REVIEW: “늑대 – The Neugdae” by Juliet Harper

Review of Juliet Harper, “늑대 – The Neugdae” in Rhonda Parrish, ed., Grimm, Grit, and Gasoline: Dieselpunk and Decopunk Fairy Tales, (World Weaver Press, 2019): 101-108 — Purchase here. Reviewed by Sara L. Uckelman. (Read the review of the anthology.)

Content note: Strong violence, rape, death, war, weapons.

This retelling of Little Rid Ridinghood set in the context of the Korean War was an ugly little story. The original fairy tale is Grimm by name and grim by nature, but this sordid version brought that horror into sharp relief. This story was not for me.

REVIEW: “Rust and Bone” by Mary Robinette Kowal

Review of Mary Robinette Kowal, “Rust and Bone”, Shimmer 46 (2018): 86-92 — Purchase here. Reviewed by Sara L. Uckelman.

This is a harsh story of a child caught between two adults — one grandmother, one mother — each of whom thinks (or at least claims) they have the child’s best interests at heart.

For anyone who has been caught in a family feud, or who has watched friends be caught in such a feud, this is not a pleasant story. Even if you have not witnessed first hand this sort of situation, the story leaves you with a deep uncertainty and ambivalence about the outcome: Is this the outcome we should’ve been rooting for? More importantly, is it the one that is best for the child? It just isn’t clear, and for some (I’m one of them) that makes it an unsatisfying story. Others may thrive on the ambivalence, and enjoy it more.

REVIEW: “Don’t Stop” by Reneé Bibby

Review of Reneé Bibby, “Don’t Stop”, Luna Station Quarterly 39 (2019): Read online. Reviewed by Sara L. Uckelman.

Content note: Death of a parent.

LSQ doesn’t do that much straight-up horror, but that’s what this story feels like. I’d classify this story as “solid but not surprising”, relying on the standard trope of don’t-stop-for-hitchikers — but there’s a reason that that trope became a trope! It works — were it not for one surprising, or at least unexpected, choice, namely, one of the secondary characters is deaf. That was a plus for this story in my book, but minusing it out was the way that mental illness as pathologized. So in the end, I came away from this story rather ambivalent.

REVIEW: “Bread and Milk and Salt” by Sarah Gailey

Review of Sarah Gailey, “Bread and Milk and Salt”, Robots vs Fairies, edited by Dominik Parisien and Navah Wolfe (Gallery / Saga Press, 2018): 99-118 — Purchase Here. Reviewed by Susan T. (Read the review of the anthology.)

Well this was chilling. It’s beautifully written, but it’s grim. It follows a fae who wants to steal a boy, until the boy grows older and decides that he is going to steal the fae instead. The imagery is beautiful and horrifying – the fae has so many plans for what they could do with the boy – but the horror is in what Peter does back, without a shred of conscience. The use of robotics and the fae’s vengeance are both very creepy and very effective, especially the fact that even the (arguably monstrous) fae understands that Peter’s actions are monstrous.

Bread and Milk and Salt is very good, but definitely a horror story for me. Highly recommended if you’re in the mood for it.

[Caution warning: abuse, animal cruelty]

REVIEW: “Streuobstwiese” by Steve Toase

Review of Steve Toase, “Streuobstwiese”, Shimmer 46 (2018): 27-33 — Purchase here. Reviewed by Sara L. Uckelman.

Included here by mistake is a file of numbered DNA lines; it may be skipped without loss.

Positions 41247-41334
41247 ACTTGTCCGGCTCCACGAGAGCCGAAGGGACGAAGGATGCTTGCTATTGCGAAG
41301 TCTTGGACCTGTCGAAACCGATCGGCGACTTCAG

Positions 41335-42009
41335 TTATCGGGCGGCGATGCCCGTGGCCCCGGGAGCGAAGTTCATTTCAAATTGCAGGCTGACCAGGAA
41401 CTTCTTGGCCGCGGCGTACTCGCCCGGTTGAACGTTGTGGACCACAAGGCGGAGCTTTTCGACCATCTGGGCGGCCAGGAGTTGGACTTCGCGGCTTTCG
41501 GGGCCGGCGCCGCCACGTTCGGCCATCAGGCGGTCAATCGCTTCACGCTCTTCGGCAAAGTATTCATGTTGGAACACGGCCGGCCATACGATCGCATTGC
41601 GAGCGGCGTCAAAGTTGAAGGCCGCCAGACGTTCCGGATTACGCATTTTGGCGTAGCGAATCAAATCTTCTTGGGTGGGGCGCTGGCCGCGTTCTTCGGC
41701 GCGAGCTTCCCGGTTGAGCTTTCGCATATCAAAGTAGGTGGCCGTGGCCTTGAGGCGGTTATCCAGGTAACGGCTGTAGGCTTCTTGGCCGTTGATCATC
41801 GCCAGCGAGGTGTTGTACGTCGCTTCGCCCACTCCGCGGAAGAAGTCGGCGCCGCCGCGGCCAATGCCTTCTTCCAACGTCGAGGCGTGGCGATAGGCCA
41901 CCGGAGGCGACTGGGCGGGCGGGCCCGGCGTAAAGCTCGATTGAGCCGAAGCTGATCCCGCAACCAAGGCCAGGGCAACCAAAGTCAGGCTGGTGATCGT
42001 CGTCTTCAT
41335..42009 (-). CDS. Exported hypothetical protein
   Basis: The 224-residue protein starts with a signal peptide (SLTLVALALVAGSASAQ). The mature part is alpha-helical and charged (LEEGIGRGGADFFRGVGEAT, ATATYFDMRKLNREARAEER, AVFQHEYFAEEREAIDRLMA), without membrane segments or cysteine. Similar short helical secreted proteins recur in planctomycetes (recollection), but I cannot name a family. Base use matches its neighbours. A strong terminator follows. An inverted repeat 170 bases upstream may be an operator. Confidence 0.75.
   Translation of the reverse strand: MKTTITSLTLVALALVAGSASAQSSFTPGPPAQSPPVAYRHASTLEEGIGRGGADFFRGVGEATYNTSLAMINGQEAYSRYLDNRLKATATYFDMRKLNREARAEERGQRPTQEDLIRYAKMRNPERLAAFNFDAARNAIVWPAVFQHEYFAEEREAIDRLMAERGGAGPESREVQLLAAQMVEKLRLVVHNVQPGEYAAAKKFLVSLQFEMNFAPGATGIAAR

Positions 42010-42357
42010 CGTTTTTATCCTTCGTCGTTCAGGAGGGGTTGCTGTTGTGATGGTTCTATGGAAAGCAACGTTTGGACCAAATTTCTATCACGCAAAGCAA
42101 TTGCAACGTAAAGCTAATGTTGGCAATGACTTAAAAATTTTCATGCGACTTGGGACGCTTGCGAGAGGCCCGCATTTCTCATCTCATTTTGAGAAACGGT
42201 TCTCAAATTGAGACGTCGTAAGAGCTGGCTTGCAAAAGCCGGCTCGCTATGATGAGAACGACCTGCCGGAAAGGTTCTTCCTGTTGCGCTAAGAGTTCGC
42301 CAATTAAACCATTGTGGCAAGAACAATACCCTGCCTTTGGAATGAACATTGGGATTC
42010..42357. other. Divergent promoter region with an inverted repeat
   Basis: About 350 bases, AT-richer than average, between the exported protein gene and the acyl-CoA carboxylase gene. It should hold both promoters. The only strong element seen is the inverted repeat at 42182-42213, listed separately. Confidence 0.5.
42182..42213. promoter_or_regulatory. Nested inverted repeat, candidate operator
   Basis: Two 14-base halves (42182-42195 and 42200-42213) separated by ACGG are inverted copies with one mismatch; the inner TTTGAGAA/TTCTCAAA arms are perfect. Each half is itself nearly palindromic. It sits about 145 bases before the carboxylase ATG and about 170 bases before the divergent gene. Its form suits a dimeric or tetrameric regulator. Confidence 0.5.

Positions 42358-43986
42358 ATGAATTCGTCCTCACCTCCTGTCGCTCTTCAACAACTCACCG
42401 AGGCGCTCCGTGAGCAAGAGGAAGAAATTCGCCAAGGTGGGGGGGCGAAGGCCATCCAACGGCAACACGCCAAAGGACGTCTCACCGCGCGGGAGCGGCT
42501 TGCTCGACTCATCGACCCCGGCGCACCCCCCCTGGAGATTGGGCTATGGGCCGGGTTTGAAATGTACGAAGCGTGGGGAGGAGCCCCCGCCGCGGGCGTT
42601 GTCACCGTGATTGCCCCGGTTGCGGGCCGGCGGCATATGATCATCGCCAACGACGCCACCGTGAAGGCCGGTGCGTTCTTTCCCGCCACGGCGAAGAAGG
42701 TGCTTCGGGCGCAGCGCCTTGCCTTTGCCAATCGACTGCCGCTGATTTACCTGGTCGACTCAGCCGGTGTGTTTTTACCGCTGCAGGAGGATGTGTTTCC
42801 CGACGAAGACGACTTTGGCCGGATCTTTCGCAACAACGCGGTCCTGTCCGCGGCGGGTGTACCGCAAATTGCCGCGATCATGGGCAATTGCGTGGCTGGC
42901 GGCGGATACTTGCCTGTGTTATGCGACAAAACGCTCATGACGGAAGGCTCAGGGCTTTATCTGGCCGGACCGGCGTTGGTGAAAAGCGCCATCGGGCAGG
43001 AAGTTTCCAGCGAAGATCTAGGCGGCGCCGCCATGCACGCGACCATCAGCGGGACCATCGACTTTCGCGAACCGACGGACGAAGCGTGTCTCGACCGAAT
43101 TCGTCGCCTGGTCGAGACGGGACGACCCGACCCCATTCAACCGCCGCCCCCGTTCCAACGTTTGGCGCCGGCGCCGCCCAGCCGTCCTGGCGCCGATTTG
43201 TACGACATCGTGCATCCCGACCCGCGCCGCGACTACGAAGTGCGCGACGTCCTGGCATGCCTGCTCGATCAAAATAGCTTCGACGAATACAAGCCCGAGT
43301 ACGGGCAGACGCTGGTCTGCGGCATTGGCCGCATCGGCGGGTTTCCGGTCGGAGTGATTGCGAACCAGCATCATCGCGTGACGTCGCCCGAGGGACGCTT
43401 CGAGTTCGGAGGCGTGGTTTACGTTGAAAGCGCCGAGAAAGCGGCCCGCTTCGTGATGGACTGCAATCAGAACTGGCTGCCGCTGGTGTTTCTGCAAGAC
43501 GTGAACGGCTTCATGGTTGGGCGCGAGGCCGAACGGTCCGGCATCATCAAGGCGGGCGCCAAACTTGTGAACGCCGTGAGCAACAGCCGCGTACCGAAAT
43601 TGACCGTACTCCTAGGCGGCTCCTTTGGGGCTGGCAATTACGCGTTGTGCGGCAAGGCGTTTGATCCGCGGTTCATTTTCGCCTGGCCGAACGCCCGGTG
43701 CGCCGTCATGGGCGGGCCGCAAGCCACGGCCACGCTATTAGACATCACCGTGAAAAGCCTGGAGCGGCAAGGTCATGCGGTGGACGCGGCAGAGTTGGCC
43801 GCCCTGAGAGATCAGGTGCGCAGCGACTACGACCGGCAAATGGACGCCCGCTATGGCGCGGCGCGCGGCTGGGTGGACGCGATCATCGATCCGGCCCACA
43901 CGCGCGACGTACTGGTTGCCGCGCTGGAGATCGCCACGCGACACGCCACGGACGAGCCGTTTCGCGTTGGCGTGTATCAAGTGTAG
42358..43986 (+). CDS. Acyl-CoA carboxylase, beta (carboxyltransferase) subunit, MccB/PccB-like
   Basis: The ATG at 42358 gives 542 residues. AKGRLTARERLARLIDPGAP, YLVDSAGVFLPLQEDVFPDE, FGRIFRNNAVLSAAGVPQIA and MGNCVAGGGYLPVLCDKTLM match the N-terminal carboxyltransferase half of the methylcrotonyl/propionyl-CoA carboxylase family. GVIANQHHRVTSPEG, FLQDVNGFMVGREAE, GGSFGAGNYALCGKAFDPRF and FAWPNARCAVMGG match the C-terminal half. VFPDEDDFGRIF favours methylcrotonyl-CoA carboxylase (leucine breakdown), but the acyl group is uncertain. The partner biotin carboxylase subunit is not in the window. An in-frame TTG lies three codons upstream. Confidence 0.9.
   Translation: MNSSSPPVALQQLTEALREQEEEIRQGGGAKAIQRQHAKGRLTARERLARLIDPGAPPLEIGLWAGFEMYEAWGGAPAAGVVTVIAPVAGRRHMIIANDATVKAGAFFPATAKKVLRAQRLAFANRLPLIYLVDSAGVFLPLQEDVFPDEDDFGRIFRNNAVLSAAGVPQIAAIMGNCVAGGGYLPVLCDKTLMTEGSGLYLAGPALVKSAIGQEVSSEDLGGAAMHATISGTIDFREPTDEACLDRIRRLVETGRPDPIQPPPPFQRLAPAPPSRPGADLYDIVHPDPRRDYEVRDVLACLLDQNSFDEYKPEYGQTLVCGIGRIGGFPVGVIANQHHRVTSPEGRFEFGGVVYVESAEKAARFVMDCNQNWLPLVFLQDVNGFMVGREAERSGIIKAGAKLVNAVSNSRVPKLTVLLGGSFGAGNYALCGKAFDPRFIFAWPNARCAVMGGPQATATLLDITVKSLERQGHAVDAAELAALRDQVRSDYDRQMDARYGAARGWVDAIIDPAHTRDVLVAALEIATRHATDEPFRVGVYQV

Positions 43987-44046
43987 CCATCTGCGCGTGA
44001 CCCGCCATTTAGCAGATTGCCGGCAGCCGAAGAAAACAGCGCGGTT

The jerky cadences of this story gave me little snapshots of the world in which it is set, but never quite enough for me to feel like I knew what was going on. While I like writing slice-of-life/vignette fiction, I’m never entirely convinced how well it works as a story-telling technique, and in this case, I don’t think it quite worked for me.

When I finished the story, I went to translate the title — I recognised it as German, and recognised part of the compound, but did not know the sense of the whole thing. Unfortunately, the translation I got — “Orchard” — did not help shed any light on what, exactly, was going on.

REVIEW: “From the Void” by Sarah Gailey

Review of Sarah Gailey, “From the Void”, Shimmer 46 (2018): 95-104 — Purchase here. Reviewed by Sara L. Uckelman.

There are so many stories of space ships full of crew in stasis pods, and then inevitable things-going-wrong when they come out. This story is yet another one.

I would’ve sighed and shook my head (and continued reading nonetheless) after seeing that this was the case, were it not for the very interesting way in which religion plays counterpart to the traditional sci-fi model these stories usually fit — there is a lot more praying, creeds, baptisms, and high priestesses in Gailey’s story than in the usual space odyssey story. A lot more religion, and a lot more horror, too. It’s not a pleasant story, though it is finely constructed.

REVIEW: “Pocketful of Souls” by Jennifer Lee Rossman

Review of Jennifer Lee Rossman, “Pocketful of Souls”, Luna Station Quarterly 38 (2019): Read online. Reviewed by Sara L. Uckelman.

When you think about it, it’s funny that in administrating something as complex as hell, there aren’t more clerical errors. But whether due to clerical error or the “cursed result of the union between a human and a demon”, Amy was “not like the other demons”. But while on the surface Amy was pure and innocent and childlike, underneath she’s not all that she seems, and she exploited her childlikeness for demonic purposes.

The way the story is set up, I think many people would find it humorous, and laugh at Amy’s antics. For me, it wasn’t to my taste simply because of a personal not liking people who are not children pretending to act like children. I never felt any sympathy with Amy, but neither did I feel any sympathy with her victims. As a result, this story somewhat passed me by rather than brought me in.